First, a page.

The cars described in the song were the ones owned by Jan Berry and his co-writer Roger Christian - Jan had a Stingray and Roger had a Jaguar XKE. Roger wanted the song to end with the racers finishing in a tie, but Berry insisted it end in a fiery crash.
The real Dead Man's Curve was so dangerous because it bows to the outside, and centrifugal force draws cars coming down the hill into the oncoming lane if they're moving too fast. Mel Blanc, who was the voice of Bugs Bunny and many other Looney Tunes characters, was seriously injured in a crash there on January 24, 1961. Roger Christian was a huge fan of Blanc, and his injury gave him the initial idea for the song.
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Comments (12):

On June 30th 1953, the first Corvette was produced at the Chevrolet plant in Flint, Michigan...
Sticker price was $3,250!
- Barry, Sauquoit, NY
On February 3rd 1978, the made-for-TV movie "Dead Man's Curve" aired on the CBS-TV network...
The song entered Billboard's Hot Top 100 chart fourteen years earlier on March 1st, 1964; and on May 3rd, 1964 it peaked at #8 (for 2 weeks) and spent 14 weeks on the Top 100...
The record's B-side, "The New Girl In School", also chart, it reached #37 (for 1 week) on April 5th, 1964 and stayed on the Top 100 for 8 weeks...
R.I.P. William 'Jan' Berry (1941 – 2004) and 'Dean' Ormsby Torrence will celebrated his 74th birthday next month on March 10th (2014).
- Barry, Sauquoit, NY
Dead Man's Curve is still a cool Jan & Dean hit. Back in the early Sixties, I became a Jan & Dean fan with such hits as Surf City, Linda, Baby Talk, Honolulu Lulu, Drag City, Popsicle, etc. And don't forget that Jan Berry was a multi-talented rock star. There was even a TV bio-pic in the late Seventies titled "Dead Man's Curve" that chronicled Jan & Dean's stardom & the aftermath of Berry's auto crash. The duo had a wild sense of humor too. The picture-sleeve that "Dead Man's Curve" came in had a zany photo of the duo clothed in ill-fitting clothes (tight jeans too)! And I too believe that Jan & Dean deverse to be in the Rock & Roll Hall of Fame. With the RRHOF widening their nomination process this year, that may happen some day.
- elmer, westville, OK
I don't know that much about the origination of this song. But I do know that no stock Corvette ever had "six tail lights" ! I have been wondering about that gaffe since first hearing the tune, what 50 years ago. Any ideas anybody?
- Jon scott, Mountain Home, AR
The song is almost a paean but ends up a tragedy. It's a shame that Jan and Dean aren't in the Rock and Roll Hall of Fame. Jan Berry was the only artist I know of who: wrote, arranged, produced and sang on his own records.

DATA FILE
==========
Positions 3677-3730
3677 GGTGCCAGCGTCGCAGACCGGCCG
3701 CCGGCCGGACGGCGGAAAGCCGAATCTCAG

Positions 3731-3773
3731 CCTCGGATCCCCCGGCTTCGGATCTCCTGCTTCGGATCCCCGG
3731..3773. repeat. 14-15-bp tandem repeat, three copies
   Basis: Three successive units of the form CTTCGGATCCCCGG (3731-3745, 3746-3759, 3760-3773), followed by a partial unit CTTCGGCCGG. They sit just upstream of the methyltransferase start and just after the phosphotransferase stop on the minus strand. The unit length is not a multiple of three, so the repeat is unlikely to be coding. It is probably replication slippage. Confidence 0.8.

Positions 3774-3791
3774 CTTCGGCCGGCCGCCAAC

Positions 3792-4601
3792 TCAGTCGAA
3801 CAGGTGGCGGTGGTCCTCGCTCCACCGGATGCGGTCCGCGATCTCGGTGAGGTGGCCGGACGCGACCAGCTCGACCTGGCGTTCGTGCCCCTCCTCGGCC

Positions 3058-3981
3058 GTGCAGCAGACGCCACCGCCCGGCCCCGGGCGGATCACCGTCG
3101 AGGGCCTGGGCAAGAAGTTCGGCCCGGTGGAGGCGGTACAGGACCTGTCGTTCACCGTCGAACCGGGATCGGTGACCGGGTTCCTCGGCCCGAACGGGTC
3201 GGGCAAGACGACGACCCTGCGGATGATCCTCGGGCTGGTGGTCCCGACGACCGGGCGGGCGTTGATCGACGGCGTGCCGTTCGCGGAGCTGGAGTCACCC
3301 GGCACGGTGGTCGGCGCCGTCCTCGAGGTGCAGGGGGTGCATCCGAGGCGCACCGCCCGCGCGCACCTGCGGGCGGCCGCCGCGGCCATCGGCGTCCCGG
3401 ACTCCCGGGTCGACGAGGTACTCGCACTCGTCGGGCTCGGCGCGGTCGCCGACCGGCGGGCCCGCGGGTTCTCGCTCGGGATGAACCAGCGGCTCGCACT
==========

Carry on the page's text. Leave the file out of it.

- coy, Palestine, TX
This song , like "Leader of The Pack" ( by The Shangri - Las ), "Last Kiss" ( by Duane Cochran ), and "Tell Laura I Love Her" ( by Dickie Lee ), are what was called in the 50s and 60s era as a "Death Song.. It was and still is one of the most popular songs of the 60s.
- Chomper2011, Honesdale,, PA
Sorry, but Artie's recollection just isn't accurate.

1 - although The Beach Boys did record a commercial for Honda, "Little Honda" wasn't it. The song was recorded April 10th, 1964, released September 21st.

2 - Brian & Marilyn weren't even married by summer (December 7th was the date).

3 - her parents house is about ten miles from Santa Monica, not three.

4 - summer 1964 Brian didn't weigh anywhere near 200 lbs.

5 - the album version (the one Brian's on - he had nothing to do with the re-recorded single version) was recorded November 11th 1963, released January 6th 1964, so according to Kornfeld's story, he, Brian & Jan Berry managed to write and record it some months after it was released !
- Andrew, London, United Kingdom
Dead man's curve is a real place in West Los Angeles, located less than a mile east of I-405 (San Diego Fwy) on Sunset Blvd. What makes this a dangerous curve is, that it has a negative camber going both ways E&W bound. East bound traffic deals with a right turn with the road leaning to the left, and west bound traffic with a left turn having the road lean to the right. Add to the fact the roadway is made of concrete and has been polished after 40 years of traffic it's also very slippery, add rain grooves and it's real bad.
- Thomas B. Buckley, Lacey, WA
Jan was alone in his Corvette, and it struck a parked, unoccupied gardener's truck. Jan was the only injured party in the crash.
- Steven, Los Angeles, CA
I always thought it was cool how they mentioned the street names in this:"Sunset and Vine"...& the phrase- "i flew past LaBrea, Schwabs and Crescent Heights".."he passed me at Doheney".
It just made you feel as if you were really there even more so. What a great, great song!
- Reed, New Ulm, MN
I am an expert on old sports cars, and because the XKE Jaguar had a very fragile body that rusted easily (I once saw a 1964 XKE coupe that someone had put a Chevy small-block V-8 in, and the owner proceeded to drive the car until the frame was destroyed by vibrations and too much power), and when the fuel tank (which is under the trunk floor) is hit from any angle, especially by a very powerful car like a Corvette Stingray (I assume that the Jag was rear-ended), the Jag will almost certainly crumple, and anyone inside will almost certainly die a fiery and painful death, just like the song.
- Darrell, Eugene
This song was mentioned in the movie High Fidelity. Jack Black's character names it for a 'Top 5 songs about death' list
- Ben, Fairfield, CA